Sir Francis Chichester
Sir Francis Chichester, aviator and sailor, (born September 17, 1901, Barnstaple, Devon, England – died August 26, 1972, Plymouth, Devon) was knighted by Queen Elizabeth II for becoming the second and fastest person to sail solo around the world in nine months and one day.
Aged 18, he emigrated to New Zealand, where in ten years he built up a prosperous business in forestry mining and property devlopment, only to suffer severe losses in the depression. He also learned to fly. He returned to England in 1929 to visit family and take delivery of a de Havilland Gipsy Moth aircraft, which he intended to fly to New Zealand, breaking Bert Hinkler’s record solo flight back to Australia en route. Mechanical problems meant the record eluded him, however her completed the trip in 41 days. Finding he was unable to carry enough fuel to cross the Tasman directly, he had his Gipsy Moth fitted with floats, and went on to make the first the first solo flight across the Tasman Sea from East to West becoming the first aircraft to land at Norfolk Island and Lord Howe Island. Again the trip was delayed, after his aircraft was severely damaged, he had to rebuild it himself, with the help of islanders. He was awarded the inaugral Johnson Memorial Trophy for this trip.
After Chichester then decided to cirumnavigate the world solo. Borrowing a pair of floats from the New Zealand Permanent Air Force he made it to Japan; but on take off from Katsuura Harbour Wakayama collided with an overhead cable, sustaining serious injuries.
Chichester enlisted at the outbreak of World War II, serving in the U.K. as a navigation expert. At the end of the war he stayed in the United Kingdom. He purchased 15,000 of surplus Air Ministry maps, initially pasting them on board and making jig saws, but eventually founding a succcessful map making company.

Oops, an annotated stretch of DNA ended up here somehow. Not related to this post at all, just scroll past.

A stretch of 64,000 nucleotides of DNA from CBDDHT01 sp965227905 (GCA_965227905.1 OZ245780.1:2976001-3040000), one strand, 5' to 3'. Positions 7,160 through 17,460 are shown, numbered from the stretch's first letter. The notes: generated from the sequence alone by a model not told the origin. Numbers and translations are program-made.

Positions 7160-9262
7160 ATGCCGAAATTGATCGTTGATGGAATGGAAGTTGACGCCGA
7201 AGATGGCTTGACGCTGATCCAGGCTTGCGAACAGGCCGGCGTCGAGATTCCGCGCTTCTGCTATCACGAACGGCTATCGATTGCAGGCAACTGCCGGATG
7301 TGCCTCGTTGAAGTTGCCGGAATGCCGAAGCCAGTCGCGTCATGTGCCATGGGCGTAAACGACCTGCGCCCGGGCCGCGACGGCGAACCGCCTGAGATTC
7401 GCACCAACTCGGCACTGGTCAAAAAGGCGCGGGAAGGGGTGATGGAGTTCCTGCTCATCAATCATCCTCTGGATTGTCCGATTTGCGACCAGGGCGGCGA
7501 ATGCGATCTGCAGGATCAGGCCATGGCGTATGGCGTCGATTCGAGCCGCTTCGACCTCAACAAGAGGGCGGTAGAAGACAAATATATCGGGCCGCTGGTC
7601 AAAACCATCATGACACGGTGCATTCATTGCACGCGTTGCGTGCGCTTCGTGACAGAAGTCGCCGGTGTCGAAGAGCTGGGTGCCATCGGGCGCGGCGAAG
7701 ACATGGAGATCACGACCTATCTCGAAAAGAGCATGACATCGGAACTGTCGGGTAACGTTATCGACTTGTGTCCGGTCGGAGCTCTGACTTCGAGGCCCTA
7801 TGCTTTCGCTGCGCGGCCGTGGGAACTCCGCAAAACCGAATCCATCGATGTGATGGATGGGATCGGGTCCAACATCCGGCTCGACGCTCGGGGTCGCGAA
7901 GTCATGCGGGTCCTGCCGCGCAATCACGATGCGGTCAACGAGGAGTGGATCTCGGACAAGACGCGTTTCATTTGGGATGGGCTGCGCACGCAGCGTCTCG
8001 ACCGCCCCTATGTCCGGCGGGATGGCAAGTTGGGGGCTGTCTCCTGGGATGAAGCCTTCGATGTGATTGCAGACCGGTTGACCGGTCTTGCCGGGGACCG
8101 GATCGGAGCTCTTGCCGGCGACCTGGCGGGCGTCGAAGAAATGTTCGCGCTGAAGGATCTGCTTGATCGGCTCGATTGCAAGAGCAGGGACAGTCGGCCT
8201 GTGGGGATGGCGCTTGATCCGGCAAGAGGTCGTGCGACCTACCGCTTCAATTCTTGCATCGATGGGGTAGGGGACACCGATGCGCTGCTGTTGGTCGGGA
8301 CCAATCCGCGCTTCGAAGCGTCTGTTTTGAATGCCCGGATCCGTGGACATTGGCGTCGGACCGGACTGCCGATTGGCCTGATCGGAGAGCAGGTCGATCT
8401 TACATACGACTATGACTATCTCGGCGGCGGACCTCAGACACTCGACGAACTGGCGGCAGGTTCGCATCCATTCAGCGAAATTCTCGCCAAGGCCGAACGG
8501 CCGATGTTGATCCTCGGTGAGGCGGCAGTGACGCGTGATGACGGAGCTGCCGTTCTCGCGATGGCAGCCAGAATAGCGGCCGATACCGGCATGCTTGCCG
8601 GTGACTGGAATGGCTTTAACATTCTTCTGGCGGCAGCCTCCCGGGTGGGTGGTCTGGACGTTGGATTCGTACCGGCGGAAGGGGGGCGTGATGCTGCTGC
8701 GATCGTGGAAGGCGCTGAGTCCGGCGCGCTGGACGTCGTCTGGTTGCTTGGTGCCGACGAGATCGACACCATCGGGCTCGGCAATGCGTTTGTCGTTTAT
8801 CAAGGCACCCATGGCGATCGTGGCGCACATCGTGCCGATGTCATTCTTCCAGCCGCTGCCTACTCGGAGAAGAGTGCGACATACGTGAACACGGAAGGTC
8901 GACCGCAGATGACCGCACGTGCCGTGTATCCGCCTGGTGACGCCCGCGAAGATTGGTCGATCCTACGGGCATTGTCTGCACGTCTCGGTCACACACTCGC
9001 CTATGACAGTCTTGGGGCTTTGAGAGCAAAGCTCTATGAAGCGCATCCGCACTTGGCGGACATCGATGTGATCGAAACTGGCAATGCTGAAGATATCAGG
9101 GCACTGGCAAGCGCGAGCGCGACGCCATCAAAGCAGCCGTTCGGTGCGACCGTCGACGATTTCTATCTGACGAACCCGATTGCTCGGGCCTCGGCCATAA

In 1958 he was diagnosed with terminal lung cancer. He co-founded, entered and won the first single-handed transatlantic yacht race in 1960, in Gipsy Moth III, coming second in the second race 4 years later.
On August 27 1966 he sailed his ketch Gipsy Moth IV from Plymouth, England and returned there 226 days later on 27 January 1967, having circumnavigated the globe with one stop (in Sydney, Australia), becoming the first person to cirumnavigate the world solo from West to East. The voyage was also a race against the clock as Sir Francis wanted to better the typical times achieved by the fastest fully crewed Clipper Ships during the heyday of commercial sail in the 19th century, (the first recorded solo circumnavigation of the globe was achieved by Joshua Slocum in 1898 but it took him three years with numerous stops - Slocum also took up th eharder challenge of sailing east to west, against the prevailling wind). Chichester was knighted with the sword which had originally belonged to his namesake Sir Francis Drake (the first Englishman to circumnavigate the globe).
In 1970, Chichester attempted to sail 4,000 miles in 20 days, in Gypsy Moth V; he failed by by one day.
Francis Chichester died of lung cancer on August 26 1972. Gipsy Moth IV is preserved at Greenwich.
Chichester published autobiographical books, Alone Across the Atlantic, (1961) The Lonely Sea and the Sky (1964) and Gipsy Moth Circles the World (1967).
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Sir Francis Chichester